In fact, the closest thing I could compare it to mechanically is a modern Far Cry game. There are three unique Piglin hordes: The Horde of Bastion, Spore, and The Hunt. They each have a unique leader and have taken over parts of The Overworld map, and a final boss is in control of everything. Once you get through a brief introduction sequence, your main objective is to take down those Horde bases. On top of this, there are several side objectives for you to conquer as well.
Each side objective tends to teach you a new game play mechanic, such as how saving a village from Piglins will teach you how to build a Carpenters Hut, which will passively repair damaged structures in its vicinity. Another mission may have you rescue the Zombie village from a Piglin attack, leading to you finding out the strengths and weaknesses of Zombies and having them join your forces. Even taking out a Piglin Horde’s base comes with some lessons, such as how to build ramps to get to higher ground, or what buildings should be targeted first, etc.
The entire campaign plays very much like one giant tutorial. There is a vague story, and it is presented with some nice cut scenes, but I could not shake that “I’m still in a tutorial” feeling until I was nearly at the end of the 18-25 hour campaign. While it is absolutely necessary, as I would never have survived PvP without my time in the campaign, I still wish there was a little bit more here.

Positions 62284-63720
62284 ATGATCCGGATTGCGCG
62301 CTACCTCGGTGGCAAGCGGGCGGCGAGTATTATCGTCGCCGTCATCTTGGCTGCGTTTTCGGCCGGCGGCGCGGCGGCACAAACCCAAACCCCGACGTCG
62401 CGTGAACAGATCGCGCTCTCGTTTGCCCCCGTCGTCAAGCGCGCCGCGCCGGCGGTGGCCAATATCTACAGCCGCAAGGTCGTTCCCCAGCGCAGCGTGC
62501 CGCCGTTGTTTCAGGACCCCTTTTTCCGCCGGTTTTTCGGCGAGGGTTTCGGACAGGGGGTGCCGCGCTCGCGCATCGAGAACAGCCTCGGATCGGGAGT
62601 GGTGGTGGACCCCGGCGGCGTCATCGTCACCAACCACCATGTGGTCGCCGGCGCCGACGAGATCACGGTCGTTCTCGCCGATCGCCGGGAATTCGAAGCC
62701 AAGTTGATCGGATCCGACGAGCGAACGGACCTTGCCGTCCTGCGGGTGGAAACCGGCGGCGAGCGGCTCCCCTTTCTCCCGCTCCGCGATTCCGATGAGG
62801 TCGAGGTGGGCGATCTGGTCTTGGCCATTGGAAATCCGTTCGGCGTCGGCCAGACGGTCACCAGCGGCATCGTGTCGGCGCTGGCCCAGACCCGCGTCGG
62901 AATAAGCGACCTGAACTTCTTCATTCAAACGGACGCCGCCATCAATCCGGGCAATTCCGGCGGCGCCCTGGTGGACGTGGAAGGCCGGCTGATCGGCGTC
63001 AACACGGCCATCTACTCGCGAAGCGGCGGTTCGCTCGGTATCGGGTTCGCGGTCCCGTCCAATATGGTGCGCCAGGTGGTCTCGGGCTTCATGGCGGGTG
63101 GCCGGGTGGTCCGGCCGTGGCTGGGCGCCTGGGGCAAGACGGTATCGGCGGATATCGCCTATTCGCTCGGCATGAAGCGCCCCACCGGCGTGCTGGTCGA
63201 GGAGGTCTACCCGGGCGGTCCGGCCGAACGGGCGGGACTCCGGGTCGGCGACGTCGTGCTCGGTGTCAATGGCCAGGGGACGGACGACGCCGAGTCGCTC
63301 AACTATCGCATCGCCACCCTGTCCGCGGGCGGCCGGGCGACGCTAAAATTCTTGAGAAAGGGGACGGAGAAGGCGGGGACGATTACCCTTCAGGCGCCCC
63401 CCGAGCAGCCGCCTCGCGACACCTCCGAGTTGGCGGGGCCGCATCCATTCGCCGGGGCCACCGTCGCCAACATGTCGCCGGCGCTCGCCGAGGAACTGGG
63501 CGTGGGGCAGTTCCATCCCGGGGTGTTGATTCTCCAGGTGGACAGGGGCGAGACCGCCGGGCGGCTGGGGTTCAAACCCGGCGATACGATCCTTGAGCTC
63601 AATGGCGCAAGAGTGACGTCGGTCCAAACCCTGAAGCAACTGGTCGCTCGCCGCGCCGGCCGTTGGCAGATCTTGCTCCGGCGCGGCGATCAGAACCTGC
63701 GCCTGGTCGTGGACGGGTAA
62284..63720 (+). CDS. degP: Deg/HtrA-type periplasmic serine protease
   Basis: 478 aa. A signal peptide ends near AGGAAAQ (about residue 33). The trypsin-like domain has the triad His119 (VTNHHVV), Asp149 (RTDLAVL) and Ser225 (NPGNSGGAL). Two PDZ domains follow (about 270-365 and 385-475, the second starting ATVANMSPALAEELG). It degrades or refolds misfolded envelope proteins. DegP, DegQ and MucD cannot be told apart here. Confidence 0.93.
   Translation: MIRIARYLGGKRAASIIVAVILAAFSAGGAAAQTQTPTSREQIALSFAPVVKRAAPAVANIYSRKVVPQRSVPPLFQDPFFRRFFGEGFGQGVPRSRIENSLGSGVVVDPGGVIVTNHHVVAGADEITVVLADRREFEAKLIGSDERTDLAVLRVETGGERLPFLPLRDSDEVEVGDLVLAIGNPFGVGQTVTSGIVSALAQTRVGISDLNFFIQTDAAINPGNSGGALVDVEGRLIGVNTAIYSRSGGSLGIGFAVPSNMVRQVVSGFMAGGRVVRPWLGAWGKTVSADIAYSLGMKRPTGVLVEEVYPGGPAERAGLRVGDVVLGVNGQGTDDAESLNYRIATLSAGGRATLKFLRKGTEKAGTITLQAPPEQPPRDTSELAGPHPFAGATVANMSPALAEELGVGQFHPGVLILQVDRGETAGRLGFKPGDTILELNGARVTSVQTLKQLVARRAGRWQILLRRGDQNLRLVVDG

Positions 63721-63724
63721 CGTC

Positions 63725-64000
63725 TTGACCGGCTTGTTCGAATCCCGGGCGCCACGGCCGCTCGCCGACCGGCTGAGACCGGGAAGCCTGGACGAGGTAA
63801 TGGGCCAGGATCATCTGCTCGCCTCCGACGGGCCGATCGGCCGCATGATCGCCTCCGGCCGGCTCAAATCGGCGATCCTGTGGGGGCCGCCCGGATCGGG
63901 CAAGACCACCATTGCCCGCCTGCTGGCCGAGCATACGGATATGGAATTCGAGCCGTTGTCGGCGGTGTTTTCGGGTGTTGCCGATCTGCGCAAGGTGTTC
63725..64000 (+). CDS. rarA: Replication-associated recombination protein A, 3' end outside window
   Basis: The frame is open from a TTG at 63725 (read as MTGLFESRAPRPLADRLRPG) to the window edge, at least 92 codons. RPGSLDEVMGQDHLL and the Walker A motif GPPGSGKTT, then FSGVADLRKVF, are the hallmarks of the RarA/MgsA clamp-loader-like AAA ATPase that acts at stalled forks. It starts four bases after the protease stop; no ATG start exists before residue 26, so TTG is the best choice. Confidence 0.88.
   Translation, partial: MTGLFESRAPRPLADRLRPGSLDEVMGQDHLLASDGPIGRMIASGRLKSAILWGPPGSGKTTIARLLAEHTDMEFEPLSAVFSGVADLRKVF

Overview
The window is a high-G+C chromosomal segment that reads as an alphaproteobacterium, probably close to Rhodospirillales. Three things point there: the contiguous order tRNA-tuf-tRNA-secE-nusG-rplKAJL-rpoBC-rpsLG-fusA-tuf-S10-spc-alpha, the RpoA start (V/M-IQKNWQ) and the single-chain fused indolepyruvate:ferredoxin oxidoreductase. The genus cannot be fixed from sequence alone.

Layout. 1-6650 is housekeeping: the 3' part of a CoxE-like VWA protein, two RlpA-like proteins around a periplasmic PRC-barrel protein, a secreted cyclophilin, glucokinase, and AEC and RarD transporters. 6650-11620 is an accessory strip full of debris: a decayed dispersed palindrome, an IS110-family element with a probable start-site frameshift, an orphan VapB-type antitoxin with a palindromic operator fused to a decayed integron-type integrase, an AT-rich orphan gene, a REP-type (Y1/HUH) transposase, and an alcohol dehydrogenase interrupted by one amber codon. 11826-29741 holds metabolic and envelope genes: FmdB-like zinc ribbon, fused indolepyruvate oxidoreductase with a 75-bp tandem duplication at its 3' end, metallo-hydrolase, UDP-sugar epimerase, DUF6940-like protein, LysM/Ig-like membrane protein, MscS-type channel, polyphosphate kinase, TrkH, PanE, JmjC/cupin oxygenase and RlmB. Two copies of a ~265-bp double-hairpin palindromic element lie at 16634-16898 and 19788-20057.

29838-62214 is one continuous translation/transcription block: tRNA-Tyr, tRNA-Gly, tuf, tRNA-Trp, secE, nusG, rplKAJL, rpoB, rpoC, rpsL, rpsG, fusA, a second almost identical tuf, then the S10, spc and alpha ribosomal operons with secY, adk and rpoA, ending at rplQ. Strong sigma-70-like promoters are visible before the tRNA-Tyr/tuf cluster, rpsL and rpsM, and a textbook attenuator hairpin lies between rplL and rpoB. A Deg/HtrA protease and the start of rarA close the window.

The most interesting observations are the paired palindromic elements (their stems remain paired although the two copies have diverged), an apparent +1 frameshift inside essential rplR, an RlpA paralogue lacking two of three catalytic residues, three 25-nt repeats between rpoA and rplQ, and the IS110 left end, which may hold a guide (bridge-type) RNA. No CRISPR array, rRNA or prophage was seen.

Fortunately, though, the campaign is not the end of the PvE experience in Minecraft Legends as you can play the PvP mode against AI. They also have a “Lost Legends & Myths” mode, which offers unique PvE experiences that are said to rotate in and out monthly. The first one, “The Portal Pile,” is akin to a horde mode of sorts and rewards you with a unique cosmetic upon completion. I’m very interested to see how this mode shapes up over the coming months.
Blocks Sweat and Tears
It is ultimately the player vs player mode that the campaign is preparing you for, though, and this mode definitely delivers the goods. The mode is playable with up to 8 players in any configuration you would like, be it 1v1, 2v2, 3v3 or 4v4, though matchmade games will not start until at least 6 players are in the lobby. Each team will spawn on opposite sides of a procedurally generated open game world with a base tower that they will need to protect. From here, you will need to find ways to defend your tower against your enemies and also devise ways to destroy the other team’s tower.
Amongst the largest maps, you will find many zones that each contain different resources which you can choose to gather based on your strategy. The maps are also home to several Piglin bases, which you will need to take down in order to build your own combat units. These places are often contested by the other team and are the grounds for most of the game’s early skirmishes. Given that you can freely roam the game’s world from the very beginning, being able to scout what your enemy is doing, as well as getting the lay of the land, is paramount to devising a strategy and choosing which tech paths to invest in as a team.
Each game typically starts off with players coordinating with each other on who is going to go out and get materials, who is going to find the Piglin bases, and who is going to stay home and build. After you have wiped out a few Piglin forces together and have a rudimentary defense setup at home base, it’s time to start planning your attack. Since, over time, the Piglin attacks on your base get deadlier and you may also get poked at by the other team, my team developed a pretty basic game play strategy when we played.